Member Spotlight: Glen Cherry

AUTHOR: Jennifer Hasamear, Cole & Associates, Inc.

First of all, if you could take a moment to write a couple of sentences about what your position and your responsibilities with Shannon & Wilson along with the various roles you have held with SMPS over the years.  

I have been with Shannon & Wilson for 9 years, and currently am responsible for our Saint Louis office’s business development and marketing duties. I joined SMPS in 1992 and served as president of the SMPS St. Louis Chapter in 1995-96, as well as on the Board of Directors for several years. I was also on the task force that developed the initial guidelines for the Certified Professional Services Marketer (CPSM) certification.

How many years have you been a part of SMPS?  What do you think has changed the most over the years? 

I began attending SMPS meetings in the late 1980s and joined in 1992. Certainly, the addition of the CPSM certification was a significant step in adding additional credibility to a career in the A/E/C marketing and business development arena. I’ve seen our membership increase, and the quality of our meetings and events is better.

After all these years, what reasons would you give someone considering a membership with SMPS to join the organization?

The greatest value that membership in SMPS has provided me over the years is the network that I’ve developed. I’m able to interact with other members across town or across the U.S., and the knowledge that I’ve gained has helped me numerous times. Add to that the friendships that grow with every year, and you have a very valuable asset for developing new business and learning the latest about what’s happening in the A/E/C community.

Since you are retiring at the end of the year, what is the best (and worst) change you have seen in this industry since you have started?

Since starting at Sverdrup & Parcel (now Jacobs) in 1978, I’ve seen marketing in the industry go from Wang key cards and IBM Selectric typewriters with carbon paper to state-of-the-art hardware and software. The documents, graphic materials, presentations, and so forth that we are able to produce now are incredible compared to what we were producing for so many years. I clearly recall creating presentations to clients using multi-projector slide shows! It took so much longer to produce even the most elementary materials.

What advice would you give someone who is just starting out in the AEC Marketing/Business Development field?

Join SMPS first, then begin developing your network of others in the industry so you can share ideas and meet new people. Take advantage of SMPS’ Mentor/Protégé program. I’ve participated in it the past two years, and have watched a number of proteges (mine and others’) hone their skills significantly in a short time. Join an SMPS committee, which will help with your network-building and teach you new skills as well.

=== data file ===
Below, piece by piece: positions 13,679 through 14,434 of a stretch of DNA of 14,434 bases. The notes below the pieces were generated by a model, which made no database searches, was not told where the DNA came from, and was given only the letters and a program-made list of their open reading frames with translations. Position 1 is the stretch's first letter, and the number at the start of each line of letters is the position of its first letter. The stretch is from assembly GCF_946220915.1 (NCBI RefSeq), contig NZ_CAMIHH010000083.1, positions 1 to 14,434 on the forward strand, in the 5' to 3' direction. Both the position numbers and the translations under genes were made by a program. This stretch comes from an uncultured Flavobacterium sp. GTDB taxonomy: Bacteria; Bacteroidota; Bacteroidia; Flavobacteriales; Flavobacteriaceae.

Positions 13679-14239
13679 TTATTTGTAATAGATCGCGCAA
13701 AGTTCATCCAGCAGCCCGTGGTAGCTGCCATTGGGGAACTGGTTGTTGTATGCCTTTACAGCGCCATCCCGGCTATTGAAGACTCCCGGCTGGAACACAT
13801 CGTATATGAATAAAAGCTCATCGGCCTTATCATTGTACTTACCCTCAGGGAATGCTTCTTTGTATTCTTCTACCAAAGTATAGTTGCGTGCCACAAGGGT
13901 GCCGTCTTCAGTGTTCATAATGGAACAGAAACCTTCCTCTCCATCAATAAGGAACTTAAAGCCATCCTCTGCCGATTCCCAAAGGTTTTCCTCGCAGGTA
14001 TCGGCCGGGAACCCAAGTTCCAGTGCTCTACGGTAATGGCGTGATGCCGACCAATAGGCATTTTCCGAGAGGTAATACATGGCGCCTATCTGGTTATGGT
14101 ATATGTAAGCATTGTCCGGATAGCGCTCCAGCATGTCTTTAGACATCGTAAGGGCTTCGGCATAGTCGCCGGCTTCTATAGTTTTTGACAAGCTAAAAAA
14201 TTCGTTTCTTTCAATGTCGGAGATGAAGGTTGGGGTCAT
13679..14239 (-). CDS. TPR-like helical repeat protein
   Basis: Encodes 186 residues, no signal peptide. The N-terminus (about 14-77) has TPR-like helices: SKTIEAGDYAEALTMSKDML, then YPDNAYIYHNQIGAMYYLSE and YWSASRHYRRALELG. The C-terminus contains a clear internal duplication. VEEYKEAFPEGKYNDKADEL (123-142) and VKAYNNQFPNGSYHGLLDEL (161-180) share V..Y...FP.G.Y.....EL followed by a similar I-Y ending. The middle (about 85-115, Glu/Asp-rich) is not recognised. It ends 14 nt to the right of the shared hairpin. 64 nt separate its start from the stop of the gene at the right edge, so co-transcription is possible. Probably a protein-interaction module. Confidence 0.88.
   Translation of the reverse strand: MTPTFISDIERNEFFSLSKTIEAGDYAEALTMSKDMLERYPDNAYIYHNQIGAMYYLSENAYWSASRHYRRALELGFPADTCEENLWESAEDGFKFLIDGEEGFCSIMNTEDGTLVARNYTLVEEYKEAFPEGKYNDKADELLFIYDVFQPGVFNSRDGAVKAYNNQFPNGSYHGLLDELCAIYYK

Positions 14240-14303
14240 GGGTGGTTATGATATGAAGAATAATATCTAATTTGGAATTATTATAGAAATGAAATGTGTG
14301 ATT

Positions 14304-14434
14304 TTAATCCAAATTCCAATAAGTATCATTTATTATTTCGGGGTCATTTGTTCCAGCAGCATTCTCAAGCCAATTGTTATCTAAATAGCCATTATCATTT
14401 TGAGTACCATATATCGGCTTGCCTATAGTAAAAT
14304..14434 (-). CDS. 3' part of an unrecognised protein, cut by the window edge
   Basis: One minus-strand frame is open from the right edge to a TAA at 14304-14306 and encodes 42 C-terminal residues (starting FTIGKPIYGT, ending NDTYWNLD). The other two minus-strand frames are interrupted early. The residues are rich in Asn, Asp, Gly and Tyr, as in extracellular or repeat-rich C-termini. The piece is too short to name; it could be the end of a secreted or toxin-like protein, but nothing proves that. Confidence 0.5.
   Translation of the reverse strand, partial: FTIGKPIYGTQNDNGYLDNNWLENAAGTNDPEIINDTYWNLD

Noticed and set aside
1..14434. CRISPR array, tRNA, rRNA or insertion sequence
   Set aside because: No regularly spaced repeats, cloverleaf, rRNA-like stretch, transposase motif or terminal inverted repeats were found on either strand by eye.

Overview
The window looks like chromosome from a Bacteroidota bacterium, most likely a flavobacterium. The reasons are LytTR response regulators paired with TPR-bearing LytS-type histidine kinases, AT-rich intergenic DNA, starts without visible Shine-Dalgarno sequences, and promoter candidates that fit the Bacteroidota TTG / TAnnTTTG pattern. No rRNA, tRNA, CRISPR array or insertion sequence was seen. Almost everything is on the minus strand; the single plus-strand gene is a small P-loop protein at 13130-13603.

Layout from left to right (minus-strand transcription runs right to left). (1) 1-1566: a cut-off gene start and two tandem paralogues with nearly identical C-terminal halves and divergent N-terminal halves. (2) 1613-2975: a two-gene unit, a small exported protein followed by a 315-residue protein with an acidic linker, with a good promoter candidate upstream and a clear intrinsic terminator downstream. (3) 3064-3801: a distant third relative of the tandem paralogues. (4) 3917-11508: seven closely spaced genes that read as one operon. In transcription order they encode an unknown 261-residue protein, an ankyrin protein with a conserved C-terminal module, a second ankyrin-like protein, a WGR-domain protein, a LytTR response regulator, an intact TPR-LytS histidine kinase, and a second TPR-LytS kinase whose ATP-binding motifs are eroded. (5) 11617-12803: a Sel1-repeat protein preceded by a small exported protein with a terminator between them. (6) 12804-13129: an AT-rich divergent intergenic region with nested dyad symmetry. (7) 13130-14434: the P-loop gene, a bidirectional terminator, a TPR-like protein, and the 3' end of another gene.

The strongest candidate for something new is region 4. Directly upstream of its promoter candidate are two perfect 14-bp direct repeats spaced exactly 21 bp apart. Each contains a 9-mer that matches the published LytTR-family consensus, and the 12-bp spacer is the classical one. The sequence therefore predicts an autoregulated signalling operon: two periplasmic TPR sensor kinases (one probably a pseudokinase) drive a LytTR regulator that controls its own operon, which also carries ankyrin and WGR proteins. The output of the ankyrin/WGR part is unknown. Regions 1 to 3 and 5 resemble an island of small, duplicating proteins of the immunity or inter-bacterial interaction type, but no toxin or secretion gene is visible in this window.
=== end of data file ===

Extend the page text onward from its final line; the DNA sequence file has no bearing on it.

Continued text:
What are you looking forward to the most about being retired? Any big plans right off the bat?  

At the top of the list is spending more time with our grandchildren! They range in age from 10 down to our 2-year-old twins. Since they’re all still young, grandpa and grandma are still cool, which I intend to enjoy as long as that continues. I also have several cars and 11-year-old motorcycles to restore, so I hope I will have time to devote to those projects with my wife’s ever-growing Honey-Do list. And of course, I look forward to spending more time with my wife, Becky. We have a Harley trike and take short excursions on it from time to time, so we plan to do more of that.

What was your childhood dream job?

That’s an easy one. I grew up in Rochester, New York, home at the time to Eastman Kodak, Xerox, and Bausch & Lomb. Intending to become a technical writer, I spent most of my summers and school vacations working in my father’s Professional & Finishing Markets Division at Kodak to better prepare me. However, Kodak’s tough times were beginning, and they made massive staffing cuts in my junior year of college. Even with all of my connections, I was unable to land that writing job there when I graduated. Since I was attending school in the Saint Louis area, I took a job at Sverdrup & Parcel in their Environmental Division, so that I could show Kodak that I was “in the business” of technical writing. My very first assignment was editing a monstrous document on an “Evaluation of Full-Scale Sugar Beet Transport Water Solids Dewatering System.” After two years, I decided I really liked the job here and the weather was so much better than the Lake Ontario lake-effect weather, so I gave up on Kodak, and the rest is history. I hope to do a little moonlighting in the world of technical writing in all of the down-time I’m sure I’ll have in retirement (right!).

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